There is no doubt that a link exists between student wellbeing and student achievement. We’re still looking for that overwhelming empirical evidence, but we know it is only a matter of time. Indeed one of the fundamental reasons why the traditional classroom paradigm is being challenged by blended and flipped pedagogy is the positive impact the latter has on the teacher-student relationship, ultimately leading to improved achievement.
A systematic review conducted in December, 2016 through the Department of Behavioural, Management & Social Sciences at the University of Twente in the Netherlands, found that there is a positive relationship between emotional and psychological wellbeing and academic achievement:
In general students with higher levels of psychological and emotional wellbeing also show higher levels of academic achievement with factors such as engagement, self-esteem, relationships with teachers, student perceptions of school, all quoted as significant in the relationship between wellbeing and academic achievement.
The importance of engaging in school life
I have long been an advocate for student wellbeing and believe that fostering positive relationships for young people and their engagement with school life and culture goes a long way toward ensuring they maintain their composure during the middle years. One of the greatest challenges to this is isolation and a loss of connectedness that can occur when relationships turn sour or when young people don’t engage with their school activities.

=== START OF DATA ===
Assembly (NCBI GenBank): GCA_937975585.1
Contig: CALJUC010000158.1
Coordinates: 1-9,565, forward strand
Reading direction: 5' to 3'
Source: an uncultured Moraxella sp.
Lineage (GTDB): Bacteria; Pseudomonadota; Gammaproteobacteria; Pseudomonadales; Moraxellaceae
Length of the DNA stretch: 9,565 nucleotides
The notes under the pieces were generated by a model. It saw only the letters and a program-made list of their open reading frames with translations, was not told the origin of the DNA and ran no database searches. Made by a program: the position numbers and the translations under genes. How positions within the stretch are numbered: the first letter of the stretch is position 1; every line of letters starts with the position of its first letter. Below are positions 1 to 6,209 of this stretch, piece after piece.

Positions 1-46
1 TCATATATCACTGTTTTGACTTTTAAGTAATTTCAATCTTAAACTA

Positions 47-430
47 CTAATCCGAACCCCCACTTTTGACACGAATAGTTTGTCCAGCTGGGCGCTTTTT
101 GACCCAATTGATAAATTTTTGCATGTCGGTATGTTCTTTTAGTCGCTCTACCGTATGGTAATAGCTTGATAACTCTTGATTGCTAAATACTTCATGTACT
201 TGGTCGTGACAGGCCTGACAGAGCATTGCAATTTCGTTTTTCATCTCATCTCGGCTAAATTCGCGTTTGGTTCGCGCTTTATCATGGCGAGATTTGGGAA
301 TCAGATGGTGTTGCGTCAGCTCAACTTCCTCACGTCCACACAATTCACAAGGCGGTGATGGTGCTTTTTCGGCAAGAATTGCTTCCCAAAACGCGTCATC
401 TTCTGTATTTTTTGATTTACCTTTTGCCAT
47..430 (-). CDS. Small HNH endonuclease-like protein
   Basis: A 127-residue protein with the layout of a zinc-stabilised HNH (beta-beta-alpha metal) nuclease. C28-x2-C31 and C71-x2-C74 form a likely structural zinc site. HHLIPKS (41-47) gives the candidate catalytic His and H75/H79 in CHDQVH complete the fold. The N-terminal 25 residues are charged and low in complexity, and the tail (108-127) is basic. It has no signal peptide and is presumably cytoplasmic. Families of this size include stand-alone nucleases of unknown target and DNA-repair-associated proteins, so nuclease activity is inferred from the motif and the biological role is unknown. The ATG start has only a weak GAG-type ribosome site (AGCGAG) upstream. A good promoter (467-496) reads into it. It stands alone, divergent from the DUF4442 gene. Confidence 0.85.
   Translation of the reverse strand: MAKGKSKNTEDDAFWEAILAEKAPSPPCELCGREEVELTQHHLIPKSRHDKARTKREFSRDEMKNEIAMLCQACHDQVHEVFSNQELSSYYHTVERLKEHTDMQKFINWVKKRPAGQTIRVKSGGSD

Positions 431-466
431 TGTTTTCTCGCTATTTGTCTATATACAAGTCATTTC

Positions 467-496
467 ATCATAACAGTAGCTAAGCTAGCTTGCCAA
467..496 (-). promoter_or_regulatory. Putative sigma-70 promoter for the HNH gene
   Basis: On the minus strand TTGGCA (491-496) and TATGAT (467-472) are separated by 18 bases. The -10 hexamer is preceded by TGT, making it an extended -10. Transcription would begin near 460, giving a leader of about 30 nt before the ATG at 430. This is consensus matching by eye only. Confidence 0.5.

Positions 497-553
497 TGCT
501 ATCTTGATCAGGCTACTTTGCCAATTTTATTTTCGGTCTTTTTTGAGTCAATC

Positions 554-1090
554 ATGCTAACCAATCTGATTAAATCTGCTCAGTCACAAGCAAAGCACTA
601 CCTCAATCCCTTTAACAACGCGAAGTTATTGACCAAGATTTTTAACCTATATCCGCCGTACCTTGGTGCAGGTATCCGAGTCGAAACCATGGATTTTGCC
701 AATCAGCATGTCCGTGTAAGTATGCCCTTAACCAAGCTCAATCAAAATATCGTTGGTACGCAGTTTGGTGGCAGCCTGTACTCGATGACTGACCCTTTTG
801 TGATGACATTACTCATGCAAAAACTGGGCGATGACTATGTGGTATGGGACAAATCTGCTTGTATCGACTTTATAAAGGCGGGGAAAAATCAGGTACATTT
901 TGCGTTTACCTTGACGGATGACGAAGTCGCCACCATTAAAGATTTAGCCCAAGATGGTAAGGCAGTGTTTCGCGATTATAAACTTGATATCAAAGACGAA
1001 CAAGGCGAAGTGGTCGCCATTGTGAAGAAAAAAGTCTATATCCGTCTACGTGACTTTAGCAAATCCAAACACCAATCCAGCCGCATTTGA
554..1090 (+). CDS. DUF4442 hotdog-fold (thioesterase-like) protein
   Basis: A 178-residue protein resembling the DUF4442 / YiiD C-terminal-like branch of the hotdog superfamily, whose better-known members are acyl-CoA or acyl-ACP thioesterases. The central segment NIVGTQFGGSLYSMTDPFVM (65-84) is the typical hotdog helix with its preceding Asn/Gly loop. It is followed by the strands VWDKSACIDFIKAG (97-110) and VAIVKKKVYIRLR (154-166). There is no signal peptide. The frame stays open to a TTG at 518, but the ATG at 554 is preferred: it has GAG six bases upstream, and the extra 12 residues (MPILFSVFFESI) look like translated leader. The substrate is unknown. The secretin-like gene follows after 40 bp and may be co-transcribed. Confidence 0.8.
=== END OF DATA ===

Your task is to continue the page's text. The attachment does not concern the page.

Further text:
Schools are dynamic organisms - they have a wonderfully fulfilling culture of connectedness, commitment and participation. Being involved in the school play, sport, debating, music, or even supporting their friends that are doing so, is the key to being engaged with school life and the moment kids switch off and detach themselves, it sounds warning bells. Schools are, like their families, a constant in their life; a pillar of support.
Happy student happy teacher
Think about it for a moment. Happy kids learn better. PISA findings also show that happier students tend to report positive relations and much higher levels of support from their teacher than students in schools where that is not the case.
On average across countries, students who reported that their teacher is willing to provide help and is interested in their learning are also about 1.3 times more likely to succeed and feel that they belong at school.
For a teacher - having engaged, switched on students goes a long way towards seeing improved results because a healthy relationship with our students enables us to know our students better both cognitively and affectively.
Flipping: a ‘pastoral pedagogy’
Taking it a step further, the more we look at flipping the classroom experience to one that maximises individual time at school, the more our relationship with our students will flourish and be enriched, again both cognitively and affectively. The words of the academic Professor Andrew Martin ring true to me here as I once heard him speak on what he termed a sort of ‘pastoral pedagogy’, the title of a paper he subsequently published in 2005. I think the recent fascination and interest in flipped learning is another form of this pastoral pedagogy for exactly the same reason.